ANTIBIOTICS
-by RAHUL SHIVNIKAR
SOME GENERAL PRINCIPLES
• Antibiotics can be naturally produced,
semi-synthetic, or synthetic substances
• Designed to hav...
EXAMPLES OF SELECTIVE
ACTION
• Penicillin on bacterial cell wall (organisms
without cell wall won’t be inhibited eg
Mycopl...
ANTIBIOTICS ACTING ON CELL
WALL OF BACTERIA
• Beta lactams:
• Penicillins, cephalosporins, carbapenems,
monobactam
• Glyco...
THE IDEAL
ANTIBIOTIC?:PENICILLIN
•
•
•
•
•
•

Narrow spectrum
Bactericidal
Very selective mode of action
Low serum protein...
THE DEVELOPMENT OF THE
BETA LACTAMS
• Benzylenicillin and early cephalosporins mainly
active against gram positive bacteri...
BENZYLPENICILLIN: MAIN
INDICATIONS
 Strep pyogenes sepsis (from sore throat to
fasciitis)
 Pneumococcal pneumonia, menin...
Broader spectrum penicillins
• Ampicillin, amoxycillin cover most
organisms hit by penicillin but also Esch
coli, some Pro...
Organisms producing TEM1beta
lactamase
•
•
•
•
•

Haemophilus influenzae
Neisseria gonorrhoeae
Bacteroides fragilis
Staph ...
Carbapenems
• Imipenem, meropenem: have a very broad
spectrum activity against gram-negative
bacteria, anaerobes, streps
•...
PENICILLIN IS GENERALLY
VERY SAFE BUT….
• Allergic reactions not uncommon-rashes
• Most severe reaction being anaphylaxis
...
What antibiotics can be used in
penicillin allergy?
• Macrolides: erythromycin, clarithromycin
• (mainly gram positive cov...
REMEMBER WHAT THE OTHER
BETA LACTAMS ARE:
• All penicillins: ampicillin, augmentin,
piperacillin, cloxacillin
• Cephalospo...
CLOXACILLIN
•
•
•
•
•

Narrow spectrum: Staph aureus (MSSA)
Stable to TEM1 beta lactamase
Similar antibiotics are methicil...
Cephalosporins: main uses
• Cefuroxime: surgical prophylaxis
• Cefotaxime/ceftriaxone: meningitis
nosocomial infections ex...
Problems with antibiotic resistance:
how does it happen?
• Some bacteria are naturally resistant to
particular antibiotics...
Current major antibiotic resistance
problems: community infections
• Respiratory tract: penicillin resistance in
pneumococ...
Current major resistance problems:
hospital infections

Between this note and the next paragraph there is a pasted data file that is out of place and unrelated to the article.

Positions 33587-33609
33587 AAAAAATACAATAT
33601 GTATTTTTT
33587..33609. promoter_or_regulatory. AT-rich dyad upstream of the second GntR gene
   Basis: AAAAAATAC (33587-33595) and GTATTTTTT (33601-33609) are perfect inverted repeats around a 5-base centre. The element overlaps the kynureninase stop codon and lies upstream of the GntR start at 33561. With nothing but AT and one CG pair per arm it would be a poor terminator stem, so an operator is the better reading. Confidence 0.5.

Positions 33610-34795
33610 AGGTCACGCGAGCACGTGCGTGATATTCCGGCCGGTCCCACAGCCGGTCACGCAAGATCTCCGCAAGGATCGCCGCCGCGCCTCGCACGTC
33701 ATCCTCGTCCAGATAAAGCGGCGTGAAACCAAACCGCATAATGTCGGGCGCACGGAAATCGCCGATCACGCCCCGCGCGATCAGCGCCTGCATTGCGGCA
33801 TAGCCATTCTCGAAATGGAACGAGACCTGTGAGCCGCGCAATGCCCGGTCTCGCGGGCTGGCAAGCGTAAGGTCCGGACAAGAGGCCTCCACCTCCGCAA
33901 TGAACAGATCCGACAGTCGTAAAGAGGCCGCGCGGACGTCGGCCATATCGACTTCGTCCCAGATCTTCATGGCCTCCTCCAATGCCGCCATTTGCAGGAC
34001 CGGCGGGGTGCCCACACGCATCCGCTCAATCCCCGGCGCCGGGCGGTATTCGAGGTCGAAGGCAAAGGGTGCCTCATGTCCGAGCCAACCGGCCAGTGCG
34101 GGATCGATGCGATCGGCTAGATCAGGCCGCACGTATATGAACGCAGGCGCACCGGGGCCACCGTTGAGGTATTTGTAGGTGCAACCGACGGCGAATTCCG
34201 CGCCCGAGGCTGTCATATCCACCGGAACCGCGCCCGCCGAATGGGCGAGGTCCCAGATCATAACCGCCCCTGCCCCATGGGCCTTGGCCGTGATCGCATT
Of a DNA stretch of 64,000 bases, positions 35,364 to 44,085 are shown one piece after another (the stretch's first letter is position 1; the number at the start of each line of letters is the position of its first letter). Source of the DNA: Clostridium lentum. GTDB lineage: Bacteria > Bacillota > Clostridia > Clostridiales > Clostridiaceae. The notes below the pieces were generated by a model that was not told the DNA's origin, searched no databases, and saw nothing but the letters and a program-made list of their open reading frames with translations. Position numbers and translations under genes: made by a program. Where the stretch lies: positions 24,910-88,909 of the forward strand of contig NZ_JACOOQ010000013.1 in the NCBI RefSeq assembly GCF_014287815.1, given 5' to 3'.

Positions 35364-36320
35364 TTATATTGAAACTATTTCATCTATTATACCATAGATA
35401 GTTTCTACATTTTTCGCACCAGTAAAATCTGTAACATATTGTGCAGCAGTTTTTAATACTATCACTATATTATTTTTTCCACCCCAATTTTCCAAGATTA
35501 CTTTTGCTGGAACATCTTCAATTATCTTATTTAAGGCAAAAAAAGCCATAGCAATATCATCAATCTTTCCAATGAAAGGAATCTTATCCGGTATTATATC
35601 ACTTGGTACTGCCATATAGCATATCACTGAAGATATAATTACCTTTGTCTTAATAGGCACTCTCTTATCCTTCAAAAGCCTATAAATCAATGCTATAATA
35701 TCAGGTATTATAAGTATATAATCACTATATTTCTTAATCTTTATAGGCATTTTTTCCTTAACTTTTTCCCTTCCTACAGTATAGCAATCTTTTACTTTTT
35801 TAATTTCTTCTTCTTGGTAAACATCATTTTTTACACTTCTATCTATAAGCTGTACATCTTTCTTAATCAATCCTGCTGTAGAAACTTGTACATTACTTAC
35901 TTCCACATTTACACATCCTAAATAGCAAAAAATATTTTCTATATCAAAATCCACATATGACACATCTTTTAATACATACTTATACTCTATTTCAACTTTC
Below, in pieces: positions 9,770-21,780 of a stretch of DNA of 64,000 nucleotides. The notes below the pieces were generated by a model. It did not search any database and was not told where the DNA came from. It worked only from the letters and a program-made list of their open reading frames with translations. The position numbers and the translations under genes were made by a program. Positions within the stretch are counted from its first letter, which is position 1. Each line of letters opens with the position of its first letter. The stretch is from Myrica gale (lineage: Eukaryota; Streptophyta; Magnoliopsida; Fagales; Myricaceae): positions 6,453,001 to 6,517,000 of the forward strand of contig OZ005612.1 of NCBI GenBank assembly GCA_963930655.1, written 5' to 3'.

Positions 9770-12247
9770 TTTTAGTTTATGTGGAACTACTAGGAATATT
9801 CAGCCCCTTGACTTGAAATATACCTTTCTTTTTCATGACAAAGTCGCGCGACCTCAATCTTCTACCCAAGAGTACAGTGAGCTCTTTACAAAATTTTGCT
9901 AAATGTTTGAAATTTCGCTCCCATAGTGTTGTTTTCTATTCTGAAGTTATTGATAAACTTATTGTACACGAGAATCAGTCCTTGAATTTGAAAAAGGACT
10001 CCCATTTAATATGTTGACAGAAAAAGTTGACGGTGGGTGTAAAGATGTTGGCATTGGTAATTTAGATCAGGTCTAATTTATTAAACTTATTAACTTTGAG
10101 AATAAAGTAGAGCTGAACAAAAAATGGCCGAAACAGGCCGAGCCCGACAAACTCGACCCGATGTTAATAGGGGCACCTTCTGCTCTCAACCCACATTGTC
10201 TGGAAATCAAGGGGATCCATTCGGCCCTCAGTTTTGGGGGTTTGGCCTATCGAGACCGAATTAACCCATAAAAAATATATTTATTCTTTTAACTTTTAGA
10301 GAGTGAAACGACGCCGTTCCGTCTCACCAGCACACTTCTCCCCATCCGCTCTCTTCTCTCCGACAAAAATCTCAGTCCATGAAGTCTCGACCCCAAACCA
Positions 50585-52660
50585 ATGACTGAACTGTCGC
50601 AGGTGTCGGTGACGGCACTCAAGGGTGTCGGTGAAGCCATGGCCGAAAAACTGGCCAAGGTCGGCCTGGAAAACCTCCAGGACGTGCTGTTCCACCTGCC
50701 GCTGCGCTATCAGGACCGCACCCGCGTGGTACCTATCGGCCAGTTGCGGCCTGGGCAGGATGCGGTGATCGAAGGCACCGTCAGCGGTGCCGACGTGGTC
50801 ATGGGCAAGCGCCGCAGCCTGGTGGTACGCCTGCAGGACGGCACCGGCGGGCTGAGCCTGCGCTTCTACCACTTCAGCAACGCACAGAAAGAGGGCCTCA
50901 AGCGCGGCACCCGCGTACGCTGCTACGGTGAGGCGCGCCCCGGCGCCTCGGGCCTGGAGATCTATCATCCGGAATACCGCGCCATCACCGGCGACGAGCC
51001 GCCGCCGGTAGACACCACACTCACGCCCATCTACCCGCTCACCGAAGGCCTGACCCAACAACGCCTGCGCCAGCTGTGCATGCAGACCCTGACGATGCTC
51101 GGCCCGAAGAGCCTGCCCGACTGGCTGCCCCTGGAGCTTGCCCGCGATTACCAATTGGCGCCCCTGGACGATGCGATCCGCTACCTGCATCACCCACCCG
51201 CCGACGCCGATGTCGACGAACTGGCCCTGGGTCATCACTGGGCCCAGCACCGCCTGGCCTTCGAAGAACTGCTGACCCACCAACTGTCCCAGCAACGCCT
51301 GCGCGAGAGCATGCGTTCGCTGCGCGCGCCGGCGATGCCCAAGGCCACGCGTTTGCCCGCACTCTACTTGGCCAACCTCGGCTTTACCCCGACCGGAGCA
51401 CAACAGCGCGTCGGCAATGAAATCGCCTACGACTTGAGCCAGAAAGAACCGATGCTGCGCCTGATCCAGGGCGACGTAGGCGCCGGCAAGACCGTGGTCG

• MRSA: current strains are often multiplyantibiotic resistant
• VI...
Other major antibiotic groups:
aminoglycosides
• Gentamicin, amikacin (tobramycin,
streptomycin)
• Mainly active against g...
How we give aminoglycosides
• For serious nosocomial infections:
“extended interval” or once daily dosing
• 5 or 7mg/kg fo...
Some indications and limitations
of particular antibiotics
Community acquired pneumonia
• Pneumococcus (and H influenzae) are most
likely: therefore ampicillin, amoxycillin or
augme...
Community acquired urinary
infections
•
•
•
•
•
•
•

Ampicillin, amoxycillin, augmentin
Oral cephalosporin: cephradine
Tri...
Skin and soft tissue infections
• Cellulitis ? Streptococcal: penicillin or
augmentin
• Infected eczema ? Staphylococccal/...
Where there is deep-seated
infection: bone, abscess
• Need an antibiotic with good tissue and
phagocyte penetration
• Exam...
Why do we use combination
therapy?
• When treating serious infection empirically
we want to cover a broad spectrum
(severe...
Factors to consider when
prescribing an antibiotic
• Any history of allergy, toxicity?
• Is it appropriate for the spectru...
Some other antibiotics occasionally
used
• Co-trimoxazole (Stenotrophomonas)
• Chloramphenicol (typhoid fever,
meningitis)...
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Antibiotics

  1. 1. ANTIBIOTICS -by RAHUL SHIVNIKAR
  2. 2. SOME GENERAL PRINCIPLES • Antibiotics can be naturally produced, semi-synthetic, or synthetic substances • Designed to have as much selective toxicity on the bacteria as possible • This is more likely to be achieved compared to antimicrobials acting against eukaryotic cells (fungi, protozoa)
  3. 3. EXAMPLES OF SELECTIVE ACTION • Penicillin on bacterial cell wall (organisms without cell wall won’t be inhibited eg Mycoplasma pneumoniae) • Sulphonamides prevent bacteria synthesising folic acid whereas humans can use preformed folate • Generally drugs acting on cell membranes or protein synthesis are more toxic to humans